“We had asked states to collate data on Rohingya and the reports that we have got shows the presence of only 15,000. So the concern is, where did the remaining 24,000 go? That’s why we have asked all states to verify their figures again,” a senior official at the ministry told NDTV.
The ministry is also concerned that long term visas given to Rohingya till 2016 have either expired or are fast approaching the deadline. Security agencies are worried that people whose visas are not being renewed may go underground and become potential threats.
Rohingya – minority Muslims living in the Rakhine state of Myanmar – fled to India, mostly after violence against them peaked last year.
The ministry has sounded an alert to all states, saying that that the whereabouts of those given long term visas should be mapped. An alert sent to states says, “Illegal migrants are prone to recruitment by terrorist organisations and the sense of persecution among Rohingya at the hands of Buddhists can be exploited”.
As per the ministry’s data, nearly 1100 Rohingya have got long term visas. But no such visa has been renewed after a change in government policy in 2016. “Most of those who got the visas are staying in Delhi so we have been asked to verify their whereabouts,” a senior police official said.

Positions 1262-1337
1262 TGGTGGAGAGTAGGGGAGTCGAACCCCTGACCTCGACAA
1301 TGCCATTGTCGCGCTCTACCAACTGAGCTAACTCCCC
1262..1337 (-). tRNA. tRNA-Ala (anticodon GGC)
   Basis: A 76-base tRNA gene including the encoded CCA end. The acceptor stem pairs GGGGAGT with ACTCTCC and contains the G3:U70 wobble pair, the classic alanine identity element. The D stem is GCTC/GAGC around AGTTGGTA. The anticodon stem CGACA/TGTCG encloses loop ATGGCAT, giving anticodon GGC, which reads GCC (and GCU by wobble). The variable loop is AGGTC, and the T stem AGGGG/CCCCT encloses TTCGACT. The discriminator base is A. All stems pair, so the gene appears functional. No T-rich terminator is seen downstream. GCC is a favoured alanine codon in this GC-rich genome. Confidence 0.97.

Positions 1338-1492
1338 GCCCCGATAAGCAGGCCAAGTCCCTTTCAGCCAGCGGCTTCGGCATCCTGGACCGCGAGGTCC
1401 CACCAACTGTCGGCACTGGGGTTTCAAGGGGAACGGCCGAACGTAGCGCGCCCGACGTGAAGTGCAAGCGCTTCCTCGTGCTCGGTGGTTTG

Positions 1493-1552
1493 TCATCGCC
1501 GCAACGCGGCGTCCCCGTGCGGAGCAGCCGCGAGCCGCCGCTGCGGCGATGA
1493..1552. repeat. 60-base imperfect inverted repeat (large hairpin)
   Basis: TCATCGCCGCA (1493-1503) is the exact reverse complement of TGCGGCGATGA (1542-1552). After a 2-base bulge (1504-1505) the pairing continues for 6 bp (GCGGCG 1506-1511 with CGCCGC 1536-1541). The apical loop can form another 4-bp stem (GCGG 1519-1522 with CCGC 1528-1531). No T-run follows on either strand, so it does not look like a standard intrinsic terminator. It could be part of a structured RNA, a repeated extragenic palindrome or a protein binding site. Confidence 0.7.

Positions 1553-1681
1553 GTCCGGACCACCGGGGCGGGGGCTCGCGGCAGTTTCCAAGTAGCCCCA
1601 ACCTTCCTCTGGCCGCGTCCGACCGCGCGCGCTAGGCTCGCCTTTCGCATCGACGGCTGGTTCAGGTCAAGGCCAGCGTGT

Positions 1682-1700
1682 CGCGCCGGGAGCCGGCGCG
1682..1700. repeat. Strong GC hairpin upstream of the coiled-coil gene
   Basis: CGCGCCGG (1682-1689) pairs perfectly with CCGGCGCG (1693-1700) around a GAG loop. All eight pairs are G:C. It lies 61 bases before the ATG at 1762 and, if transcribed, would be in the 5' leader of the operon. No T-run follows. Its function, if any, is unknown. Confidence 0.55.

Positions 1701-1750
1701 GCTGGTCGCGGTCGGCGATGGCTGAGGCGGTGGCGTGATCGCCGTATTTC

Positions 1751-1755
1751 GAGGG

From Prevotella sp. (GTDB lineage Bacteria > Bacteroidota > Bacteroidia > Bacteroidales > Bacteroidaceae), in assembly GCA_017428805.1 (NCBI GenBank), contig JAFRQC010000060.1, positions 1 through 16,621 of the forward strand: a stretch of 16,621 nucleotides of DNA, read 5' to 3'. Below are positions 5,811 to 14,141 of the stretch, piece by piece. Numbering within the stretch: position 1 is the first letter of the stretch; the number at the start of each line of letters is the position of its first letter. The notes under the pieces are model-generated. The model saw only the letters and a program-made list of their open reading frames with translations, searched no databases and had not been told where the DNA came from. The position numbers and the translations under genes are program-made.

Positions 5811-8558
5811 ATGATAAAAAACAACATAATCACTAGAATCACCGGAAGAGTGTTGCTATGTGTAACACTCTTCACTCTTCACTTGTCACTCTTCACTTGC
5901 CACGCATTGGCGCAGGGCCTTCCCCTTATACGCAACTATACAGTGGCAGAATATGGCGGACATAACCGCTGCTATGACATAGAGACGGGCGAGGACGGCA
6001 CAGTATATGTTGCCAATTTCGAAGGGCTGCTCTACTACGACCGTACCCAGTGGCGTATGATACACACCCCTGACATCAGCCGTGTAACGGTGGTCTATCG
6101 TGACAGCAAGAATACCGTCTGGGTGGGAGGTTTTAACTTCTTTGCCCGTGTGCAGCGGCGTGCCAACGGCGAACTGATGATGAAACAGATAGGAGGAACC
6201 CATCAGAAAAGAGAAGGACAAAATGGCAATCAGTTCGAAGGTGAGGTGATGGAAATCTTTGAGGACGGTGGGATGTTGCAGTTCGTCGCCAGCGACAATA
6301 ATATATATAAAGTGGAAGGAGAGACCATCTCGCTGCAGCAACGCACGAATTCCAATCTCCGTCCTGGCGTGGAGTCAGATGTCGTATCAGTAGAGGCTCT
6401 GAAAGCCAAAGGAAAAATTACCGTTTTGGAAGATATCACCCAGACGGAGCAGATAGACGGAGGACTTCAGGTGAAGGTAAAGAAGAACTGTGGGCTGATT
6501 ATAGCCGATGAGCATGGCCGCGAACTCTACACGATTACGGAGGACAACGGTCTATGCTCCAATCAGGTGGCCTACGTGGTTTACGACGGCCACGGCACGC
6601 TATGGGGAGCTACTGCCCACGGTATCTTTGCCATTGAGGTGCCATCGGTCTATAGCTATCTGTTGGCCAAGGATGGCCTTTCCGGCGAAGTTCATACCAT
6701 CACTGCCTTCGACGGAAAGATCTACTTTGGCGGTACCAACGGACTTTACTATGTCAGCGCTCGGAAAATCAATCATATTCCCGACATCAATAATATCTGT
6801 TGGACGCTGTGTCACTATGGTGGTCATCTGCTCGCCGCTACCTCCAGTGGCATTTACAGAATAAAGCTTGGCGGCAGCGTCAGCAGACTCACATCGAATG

NDTV visited one such colony at Kanchan Kunj near Madanpur Khadar that has seen intense checks. It houses nearly 250 Rohingya, most of whom were given long term visas. “Earlier, everything was okay but everything has changed in the past year or so. Checks by various agencies have become more frequent,” says Mohd Saleem. In his petition that is being heard by the Supreme Court, he has pleaded that Rohingya be allowed to stay in India till the situation normalises in Myanmar. “No criminal case on against anyone of us so why are we being targeted. I have petitioned that till the time matter is not resolved government should allow us to stay,” he adds.
25-year-old Sanjeeda has been living here for the last five years. Her visa will expire soon, and with two small children to end, the lone parent is worried. “I want to thank Hindustan for letting me stay but what happens now? My children are very small, where will I go? I would also like to go back to my country but only after things get normal there,” she says.
The home ministry says no Rohingya has been deported in the last three years but the purpose of the verification drive is to know the number of illegal migrants and their whereabouts. The ministry also has to give a report when the court hears the case next on January 31.